The hand-cranked radio allows people in remote communities to have access to modern broadcasting—all without needing an external power source, aside from your own hand. The technology’s inventor, Trevor Baylis, died today at the age of 80. The death of Baylis was announced by David Bunting, the chief executive of Trevor Baylis Brands, according to The Guardian.
Baylis, born and raised near London, had a rich and varied life with stints as everything from a pool salesman to a stunt performer in a Berlin circus. But he would make his name later in life as an inventor when he began specialising in devices during the mid-1980s to help those with physical disabilities.
Baylis first got the idea for his wind-up radio in 1991 while watching a news report about the difficulty of providing education about the AIDS epidemic in rural parts of Africa. Radio tech can be expensive when you need to buy batteries or have a consistent source of electricity. Baylis was said to have been inspired by his grandmother’s wind-up gramophone.
Illustration: Google Patents
“Anyone can have a good idea and turn it into something that works. It’s not magic. If you find yourself trying to solve a problem, you are halfway to inventing something,” Baylis told a 2007 issue of the trade journal Engineering Management.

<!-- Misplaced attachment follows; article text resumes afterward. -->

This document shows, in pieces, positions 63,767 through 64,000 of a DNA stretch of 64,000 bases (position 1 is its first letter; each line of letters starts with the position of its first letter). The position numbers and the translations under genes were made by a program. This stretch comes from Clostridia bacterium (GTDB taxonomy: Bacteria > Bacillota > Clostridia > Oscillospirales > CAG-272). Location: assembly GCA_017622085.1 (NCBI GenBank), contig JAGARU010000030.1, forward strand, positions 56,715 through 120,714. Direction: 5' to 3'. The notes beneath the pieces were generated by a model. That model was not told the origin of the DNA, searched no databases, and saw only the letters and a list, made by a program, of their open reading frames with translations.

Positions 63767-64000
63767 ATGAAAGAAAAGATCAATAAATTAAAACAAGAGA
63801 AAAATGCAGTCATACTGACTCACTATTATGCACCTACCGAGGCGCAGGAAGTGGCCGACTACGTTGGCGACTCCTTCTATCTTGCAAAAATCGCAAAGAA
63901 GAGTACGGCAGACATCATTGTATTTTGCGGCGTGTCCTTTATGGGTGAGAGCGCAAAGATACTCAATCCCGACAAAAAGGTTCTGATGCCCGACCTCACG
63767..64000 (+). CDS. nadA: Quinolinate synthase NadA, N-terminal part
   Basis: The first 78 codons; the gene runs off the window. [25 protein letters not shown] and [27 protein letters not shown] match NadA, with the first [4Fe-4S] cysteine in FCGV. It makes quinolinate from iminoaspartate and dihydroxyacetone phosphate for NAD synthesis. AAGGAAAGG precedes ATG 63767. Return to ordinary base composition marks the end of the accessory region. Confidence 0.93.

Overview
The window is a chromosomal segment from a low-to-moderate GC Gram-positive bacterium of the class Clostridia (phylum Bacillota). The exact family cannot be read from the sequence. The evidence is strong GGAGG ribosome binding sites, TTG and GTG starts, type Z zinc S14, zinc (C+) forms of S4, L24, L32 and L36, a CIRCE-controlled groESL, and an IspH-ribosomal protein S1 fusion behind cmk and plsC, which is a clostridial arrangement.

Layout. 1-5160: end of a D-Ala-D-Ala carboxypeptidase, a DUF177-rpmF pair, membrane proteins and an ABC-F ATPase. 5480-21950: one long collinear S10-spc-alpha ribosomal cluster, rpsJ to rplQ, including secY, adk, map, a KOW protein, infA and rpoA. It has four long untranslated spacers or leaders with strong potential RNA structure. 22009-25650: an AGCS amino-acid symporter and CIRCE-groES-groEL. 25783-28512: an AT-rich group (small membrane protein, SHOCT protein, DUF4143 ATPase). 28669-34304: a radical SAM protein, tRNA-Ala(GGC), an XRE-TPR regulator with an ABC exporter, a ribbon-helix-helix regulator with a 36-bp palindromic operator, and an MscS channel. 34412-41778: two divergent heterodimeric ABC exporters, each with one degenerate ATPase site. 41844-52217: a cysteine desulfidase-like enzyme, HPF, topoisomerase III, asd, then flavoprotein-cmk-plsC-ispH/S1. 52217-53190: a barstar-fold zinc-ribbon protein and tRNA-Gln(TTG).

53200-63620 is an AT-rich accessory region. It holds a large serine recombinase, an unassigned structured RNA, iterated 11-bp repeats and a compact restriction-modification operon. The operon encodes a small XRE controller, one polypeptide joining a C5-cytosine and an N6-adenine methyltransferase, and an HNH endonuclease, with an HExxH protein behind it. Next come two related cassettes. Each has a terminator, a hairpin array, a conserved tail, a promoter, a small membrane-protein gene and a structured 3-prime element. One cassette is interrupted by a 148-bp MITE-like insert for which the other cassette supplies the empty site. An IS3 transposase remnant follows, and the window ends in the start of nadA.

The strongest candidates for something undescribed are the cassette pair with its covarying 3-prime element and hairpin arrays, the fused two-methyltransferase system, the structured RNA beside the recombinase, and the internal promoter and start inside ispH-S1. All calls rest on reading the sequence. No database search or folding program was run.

Baylis’s experiments in the ‘90s paired a tiny motor, a small handcrank, and cheap radios with the casing designs of Andy Davy to produce the BayGen Freeplay radio. Baylis won the BBC’s Designer of the Year Award for the device in 1997.
Baylis was even featured in a 1994 episode of the BBC TV show Tomorrow’s World. You can see his early prototypes in the programme, which allowed him to raise funds for further development.
The Freeplay is both sold for profit and distributed freely throughout the developing world as part of aid packages. And Baylis was a humanitarian, but also a shrewd business man. He patented his device and his company protected his intellectual property on the device.
“Nobody pays you for a good idea, but they might pay you for a piece of paper which says you own that idea,” Baylis told Engineering Management.
Baylis wrote an autobiography that was published in 1999 under the title Clock This: My Life as an Inventor, which is now out of print but can be found online.
Baylis continued to invent other technologies, including a shoe that generated electricity as you walked. The idea was to allow people without abundant electricity to power things like mobile phones and digital audio devices. It was not met with commercial success. And despite his interest in protecting intellectual property, he always insisted that his inventions were not simply about making money.
“Follow your heart and remember life is not necessarily about money,” Baylis said in 2007. “Do what gives you most pleasure.” [The Guardian]